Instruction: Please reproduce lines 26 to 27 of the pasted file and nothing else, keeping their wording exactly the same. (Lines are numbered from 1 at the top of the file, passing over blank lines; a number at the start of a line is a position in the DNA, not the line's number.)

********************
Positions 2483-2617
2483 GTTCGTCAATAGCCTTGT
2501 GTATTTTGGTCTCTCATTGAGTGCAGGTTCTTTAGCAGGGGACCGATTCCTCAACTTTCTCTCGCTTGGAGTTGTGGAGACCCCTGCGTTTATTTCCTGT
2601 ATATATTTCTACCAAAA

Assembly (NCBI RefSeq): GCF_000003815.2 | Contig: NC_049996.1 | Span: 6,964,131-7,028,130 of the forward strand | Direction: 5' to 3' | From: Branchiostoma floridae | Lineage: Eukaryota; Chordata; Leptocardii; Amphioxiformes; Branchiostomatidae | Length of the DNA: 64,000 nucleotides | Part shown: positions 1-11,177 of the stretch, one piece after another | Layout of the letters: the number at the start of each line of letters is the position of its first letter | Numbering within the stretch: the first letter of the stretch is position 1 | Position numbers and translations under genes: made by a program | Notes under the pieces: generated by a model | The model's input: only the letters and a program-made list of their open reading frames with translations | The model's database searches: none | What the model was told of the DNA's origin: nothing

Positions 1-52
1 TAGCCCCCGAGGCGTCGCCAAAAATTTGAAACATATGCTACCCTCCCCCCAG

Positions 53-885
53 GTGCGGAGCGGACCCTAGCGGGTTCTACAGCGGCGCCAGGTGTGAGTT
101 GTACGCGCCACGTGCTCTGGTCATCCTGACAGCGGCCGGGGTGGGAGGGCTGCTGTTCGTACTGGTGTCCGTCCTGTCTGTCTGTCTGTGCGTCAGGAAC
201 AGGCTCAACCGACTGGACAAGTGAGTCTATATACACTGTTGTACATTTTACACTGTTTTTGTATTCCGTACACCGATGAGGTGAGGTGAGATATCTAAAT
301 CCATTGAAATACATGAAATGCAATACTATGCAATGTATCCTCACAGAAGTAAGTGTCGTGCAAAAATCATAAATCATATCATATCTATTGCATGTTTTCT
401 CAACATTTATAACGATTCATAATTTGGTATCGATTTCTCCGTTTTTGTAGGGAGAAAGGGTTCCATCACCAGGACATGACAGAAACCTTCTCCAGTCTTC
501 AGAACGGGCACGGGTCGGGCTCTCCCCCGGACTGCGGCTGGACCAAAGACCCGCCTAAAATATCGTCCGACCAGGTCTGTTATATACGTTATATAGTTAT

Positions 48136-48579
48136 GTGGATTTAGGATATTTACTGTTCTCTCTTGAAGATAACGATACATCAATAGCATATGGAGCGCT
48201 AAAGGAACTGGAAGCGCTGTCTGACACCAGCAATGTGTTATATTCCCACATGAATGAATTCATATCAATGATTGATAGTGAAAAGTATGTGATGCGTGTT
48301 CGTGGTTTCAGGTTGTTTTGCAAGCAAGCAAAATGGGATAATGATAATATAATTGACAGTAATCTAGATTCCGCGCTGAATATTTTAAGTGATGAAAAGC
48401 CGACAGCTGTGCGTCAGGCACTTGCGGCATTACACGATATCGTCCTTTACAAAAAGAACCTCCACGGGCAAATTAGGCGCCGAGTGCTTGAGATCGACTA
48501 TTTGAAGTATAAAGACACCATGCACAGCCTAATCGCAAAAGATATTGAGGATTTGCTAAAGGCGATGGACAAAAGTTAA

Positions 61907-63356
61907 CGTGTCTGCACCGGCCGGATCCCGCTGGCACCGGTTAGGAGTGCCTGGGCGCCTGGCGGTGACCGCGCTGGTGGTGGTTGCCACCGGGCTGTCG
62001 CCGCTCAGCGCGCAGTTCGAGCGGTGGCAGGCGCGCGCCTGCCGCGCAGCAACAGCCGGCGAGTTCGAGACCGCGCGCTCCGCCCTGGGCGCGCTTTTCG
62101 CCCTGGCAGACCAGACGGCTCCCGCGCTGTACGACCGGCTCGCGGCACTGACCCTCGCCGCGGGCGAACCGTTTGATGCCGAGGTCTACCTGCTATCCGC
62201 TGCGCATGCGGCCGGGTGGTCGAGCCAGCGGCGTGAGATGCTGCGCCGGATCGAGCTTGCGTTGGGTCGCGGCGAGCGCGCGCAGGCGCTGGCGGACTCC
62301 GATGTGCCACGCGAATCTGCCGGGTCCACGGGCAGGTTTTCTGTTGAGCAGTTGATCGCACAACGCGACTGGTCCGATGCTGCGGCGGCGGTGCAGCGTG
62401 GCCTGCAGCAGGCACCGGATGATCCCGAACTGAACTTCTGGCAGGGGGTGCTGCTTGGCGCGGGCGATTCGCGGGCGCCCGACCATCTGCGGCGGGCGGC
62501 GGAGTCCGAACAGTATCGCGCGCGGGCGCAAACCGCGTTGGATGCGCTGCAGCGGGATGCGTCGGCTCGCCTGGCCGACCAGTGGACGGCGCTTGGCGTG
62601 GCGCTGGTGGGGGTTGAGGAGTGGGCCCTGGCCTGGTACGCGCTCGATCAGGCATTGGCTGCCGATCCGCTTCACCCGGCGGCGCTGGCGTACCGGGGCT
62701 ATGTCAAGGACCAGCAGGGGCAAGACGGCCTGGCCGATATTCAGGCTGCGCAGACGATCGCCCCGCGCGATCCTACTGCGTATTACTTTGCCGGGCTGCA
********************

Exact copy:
62301 GATGTGCCACGCGAATCTGCCGGGTCCACGGGCAGGTTTTCTGTTGAGCAGTTGATCGCACAACGCGACTGGTCCGATGCTGCGGCGGCGGTGCAGCGTG
62401 GCCTGCAGCAGGCACCGGATGATCCCGAACTGAACTTCTGGCAGGGGGTGCTGCTTGGCGCGGGCGATTCGCGGGCGCCCGACCATCTGCGGCGGGCGGC